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ADELPHIA DEAL EASES PAIN FOR CITY, SABRES

Seldom has a handshake eased so much pain.

After eight months of thrust-and-parry, Adelphia and the state/county/city finally nailed down a deal on a $125 million downtown office complex.

It's the best thing to hit town since the chicken wing.

It brings to Buffalo the national operations center of a high-tech corporation. Given all the companies that have gone through the "Out" door here, it's a huge relief to see one come through the "In."

The operations center doesn't just bring 1,000 or more new jobs. It eases the financial bloodletting for the Sabres.

The Rigas family runs Adelphia and owns the Sabres. It expects to lose $19 million on the team this year. Had this deal fallen through, odds are a For Sale sign would go up outside the arena.

Tim Rigas was asked this week if the team's future here depended on this deal.

"I don't want to paint a picture of the team leaving, but certainly the financial picture would not be as bright," said Rigas, Adelphia's executive VP. "That could manifest itself in a lot of ways."

That's a polite way of saying "We're Outta Here." There's no way the Rigases would keep taking $19 million hits, with no end to the beating.

Now they won't have to.

Having a national operations center next to the arena funnels new dollars to the team. It lets the Rigases put the arm on the national advertisers and vendors Adelphia does business with -- to get them to buy luxury suites, arena signage and ad time on the family-affiliated TV and radio stations.

Rigas expects that will pump $14 million annually into the team. Nearly half of it is already lined up, just on the promise of the new building.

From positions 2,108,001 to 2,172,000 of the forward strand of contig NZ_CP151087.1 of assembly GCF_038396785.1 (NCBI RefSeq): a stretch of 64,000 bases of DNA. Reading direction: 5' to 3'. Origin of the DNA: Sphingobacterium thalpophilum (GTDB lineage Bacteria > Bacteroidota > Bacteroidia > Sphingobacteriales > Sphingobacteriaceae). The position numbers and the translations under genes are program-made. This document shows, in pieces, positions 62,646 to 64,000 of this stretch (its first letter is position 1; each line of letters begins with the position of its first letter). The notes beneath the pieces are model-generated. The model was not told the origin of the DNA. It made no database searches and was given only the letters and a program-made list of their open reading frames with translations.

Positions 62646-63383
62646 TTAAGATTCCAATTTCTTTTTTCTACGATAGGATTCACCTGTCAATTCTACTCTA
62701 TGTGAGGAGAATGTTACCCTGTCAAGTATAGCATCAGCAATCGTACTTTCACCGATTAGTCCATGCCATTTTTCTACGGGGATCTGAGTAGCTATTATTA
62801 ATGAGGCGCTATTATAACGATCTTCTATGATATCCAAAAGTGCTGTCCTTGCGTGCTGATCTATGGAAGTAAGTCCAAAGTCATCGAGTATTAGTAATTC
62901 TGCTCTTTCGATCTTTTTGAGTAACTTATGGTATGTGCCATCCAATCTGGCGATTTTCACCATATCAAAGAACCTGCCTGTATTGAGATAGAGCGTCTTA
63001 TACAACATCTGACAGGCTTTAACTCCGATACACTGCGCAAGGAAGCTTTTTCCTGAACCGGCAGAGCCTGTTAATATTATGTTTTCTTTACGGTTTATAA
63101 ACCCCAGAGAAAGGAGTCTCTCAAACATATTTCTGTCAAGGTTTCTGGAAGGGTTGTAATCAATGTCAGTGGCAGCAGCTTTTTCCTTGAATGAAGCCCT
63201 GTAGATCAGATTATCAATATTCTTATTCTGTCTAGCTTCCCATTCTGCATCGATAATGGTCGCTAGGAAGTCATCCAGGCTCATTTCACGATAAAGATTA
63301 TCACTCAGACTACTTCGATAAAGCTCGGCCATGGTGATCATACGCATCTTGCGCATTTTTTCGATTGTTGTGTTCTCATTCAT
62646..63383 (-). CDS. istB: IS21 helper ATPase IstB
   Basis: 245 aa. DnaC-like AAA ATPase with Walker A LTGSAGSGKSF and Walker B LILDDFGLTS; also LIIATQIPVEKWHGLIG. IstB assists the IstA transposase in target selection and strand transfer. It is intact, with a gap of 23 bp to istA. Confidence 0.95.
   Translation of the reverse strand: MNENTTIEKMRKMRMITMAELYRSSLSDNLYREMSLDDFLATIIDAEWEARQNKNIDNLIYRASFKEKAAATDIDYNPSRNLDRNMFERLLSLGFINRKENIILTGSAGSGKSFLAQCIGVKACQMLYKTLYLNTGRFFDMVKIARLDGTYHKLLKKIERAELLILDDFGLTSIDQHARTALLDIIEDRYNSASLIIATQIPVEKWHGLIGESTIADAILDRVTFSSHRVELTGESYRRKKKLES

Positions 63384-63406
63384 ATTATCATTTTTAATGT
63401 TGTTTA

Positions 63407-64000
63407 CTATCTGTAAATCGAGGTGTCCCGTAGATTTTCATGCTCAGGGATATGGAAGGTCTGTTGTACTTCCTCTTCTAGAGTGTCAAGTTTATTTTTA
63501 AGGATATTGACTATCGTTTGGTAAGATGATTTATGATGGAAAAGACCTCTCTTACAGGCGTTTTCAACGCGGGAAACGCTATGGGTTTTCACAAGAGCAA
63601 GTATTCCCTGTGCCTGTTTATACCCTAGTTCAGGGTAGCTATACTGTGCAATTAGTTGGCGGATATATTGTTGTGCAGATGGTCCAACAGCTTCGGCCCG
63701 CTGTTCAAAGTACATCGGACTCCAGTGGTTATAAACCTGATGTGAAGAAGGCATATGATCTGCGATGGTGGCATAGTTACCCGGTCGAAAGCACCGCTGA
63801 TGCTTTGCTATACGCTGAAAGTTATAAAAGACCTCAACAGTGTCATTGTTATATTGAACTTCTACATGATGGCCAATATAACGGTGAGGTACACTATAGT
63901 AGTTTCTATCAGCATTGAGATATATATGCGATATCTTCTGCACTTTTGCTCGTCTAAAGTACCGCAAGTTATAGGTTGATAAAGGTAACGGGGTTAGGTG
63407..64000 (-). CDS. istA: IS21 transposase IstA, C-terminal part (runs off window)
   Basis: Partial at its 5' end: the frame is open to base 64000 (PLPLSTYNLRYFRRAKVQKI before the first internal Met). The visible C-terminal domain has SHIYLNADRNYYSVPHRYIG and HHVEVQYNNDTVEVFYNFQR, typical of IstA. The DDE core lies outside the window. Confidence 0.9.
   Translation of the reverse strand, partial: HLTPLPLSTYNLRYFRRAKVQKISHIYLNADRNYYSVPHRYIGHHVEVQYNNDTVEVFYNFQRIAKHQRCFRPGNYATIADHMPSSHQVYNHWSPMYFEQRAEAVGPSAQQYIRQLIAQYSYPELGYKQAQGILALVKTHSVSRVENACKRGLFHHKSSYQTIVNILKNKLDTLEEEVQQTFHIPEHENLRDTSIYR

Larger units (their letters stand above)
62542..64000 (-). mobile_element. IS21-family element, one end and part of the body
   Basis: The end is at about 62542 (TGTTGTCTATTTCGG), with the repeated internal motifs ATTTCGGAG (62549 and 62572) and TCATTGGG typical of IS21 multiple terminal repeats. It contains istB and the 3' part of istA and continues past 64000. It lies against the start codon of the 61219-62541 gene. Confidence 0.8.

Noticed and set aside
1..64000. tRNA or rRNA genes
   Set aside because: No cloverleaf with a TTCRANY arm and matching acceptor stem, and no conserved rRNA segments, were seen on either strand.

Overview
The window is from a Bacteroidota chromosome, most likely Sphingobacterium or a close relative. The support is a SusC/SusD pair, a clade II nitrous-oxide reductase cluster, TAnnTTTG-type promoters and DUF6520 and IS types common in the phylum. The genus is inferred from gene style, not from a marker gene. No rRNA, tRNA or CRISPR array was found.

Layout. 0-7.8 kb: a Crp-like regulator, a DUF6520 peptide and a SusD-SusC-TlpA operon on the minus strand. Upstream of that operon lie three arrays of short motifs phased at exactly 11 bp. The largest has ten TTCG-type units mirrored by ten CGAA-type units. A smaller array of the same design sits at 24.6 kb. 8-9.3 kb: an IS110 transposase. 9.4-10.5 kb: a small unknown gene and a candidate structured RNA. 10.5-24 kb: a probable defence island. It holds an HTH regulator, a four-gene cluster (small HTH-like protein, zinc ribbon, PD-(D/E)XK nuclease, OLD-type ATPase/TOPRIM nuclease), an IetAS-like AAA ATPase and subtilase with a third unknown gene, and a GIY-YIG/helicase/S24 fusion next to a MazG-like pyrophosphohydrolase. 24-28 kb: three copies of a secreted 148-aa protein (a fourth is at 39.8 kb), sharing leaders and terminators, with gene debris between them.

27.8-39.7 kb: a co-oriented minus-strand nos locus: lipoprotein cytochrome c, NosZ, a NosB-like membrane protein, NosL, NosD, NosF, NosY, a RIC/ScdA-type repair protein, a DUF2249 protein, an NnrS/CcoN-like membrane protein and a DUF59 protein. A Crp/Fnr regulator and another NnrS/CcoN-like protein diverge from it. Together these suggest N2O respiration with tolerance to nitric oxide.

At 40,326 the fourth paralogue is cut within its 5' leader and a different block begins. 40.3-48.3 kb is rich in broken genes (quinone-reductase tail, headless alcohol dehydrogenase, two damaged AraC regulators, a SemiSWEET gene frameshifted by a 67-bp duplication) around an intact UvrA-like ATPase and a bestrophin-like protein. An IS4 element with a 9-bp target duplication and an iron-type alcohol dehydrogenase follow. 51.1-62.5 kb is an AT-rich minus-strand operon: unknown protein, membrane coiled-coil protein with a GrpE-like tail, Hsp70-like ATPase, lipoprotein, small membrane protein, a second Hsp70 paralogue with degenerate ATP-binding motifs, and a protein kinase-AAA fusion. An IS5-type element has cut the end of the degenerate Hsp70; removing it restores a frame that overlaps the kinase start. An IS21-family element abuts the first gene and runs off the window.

"Without the building there to symbolize the operations of Adelphia," said Rigas, "we wouldn't be able to get that done."

The $14 million new dollars washes away a lot of red. With the new deal, Rigas sees a day when the team doesn't lose money -- and stays strong on the ice.

"That's the goal, to break even (with the team and arena)," said Rigas. "It's the best thing, for us and the community, to be on sound financial footing in three to five years."

Rigas said Wednesday he expected the deal to wrap up next month. It wrapped up the next day. Rigas made a point to mention Wednesday that, because of delays, 150 jobs meant for Buffalo were detoured out-of-state. He said it might have been an extra 150 jobs here, on top of the 2,000 promised.

I suspect the news slapped everybody to their senses. George W. Bush can talk all he wants about uniting, not dividing, but around here there's a different operative slogan: It's the Economy, Stupid. Anybody who doesn't think we need jobs already lives in North Carolina.

The Rigases aren't universally loved. They squeeze every drop out of every rock. They found a legal crack and pried more arena naming-rights dollars out of HSBC Bank. Some of the old business guard thought the newcomers should have genuflected on their way into town.

But had the Rigases not ridden in from the Pennsylvania hills, there's a good chance this team would've left years ago. Had they not decided to build a regional headquarters here, we'd be watching our hockey at Holiday Twin Rinks. Small-market NHL teams are the penny stocks of the sporting world. They're not investments, they're open wounds. The only way they make sense is if they're propped up by side deals and sister projects. That's what this operations center deal does for the Sabres.

"We have a plan," said John Rigas, the elfin, snow-haired CEO, "that makes sense so the hockey team can exist in this environment. If it was just the family and the hockey team (alone), it could not exist here."

Some still don't trust it. Adelphia plays in a league with AT&T and AOL/Time Warner. Only the strong survive.

The Rigases said they won't go for the retire-to-Florida buyout or merger -- and leave us with a beautiful, new, vacant building on the waterfront. "It's the will and desire of the family and our stockholders," said Tim Rigas, "to keep our promises and obligations in Buffalo, to see it through."

Call it another promise kept.

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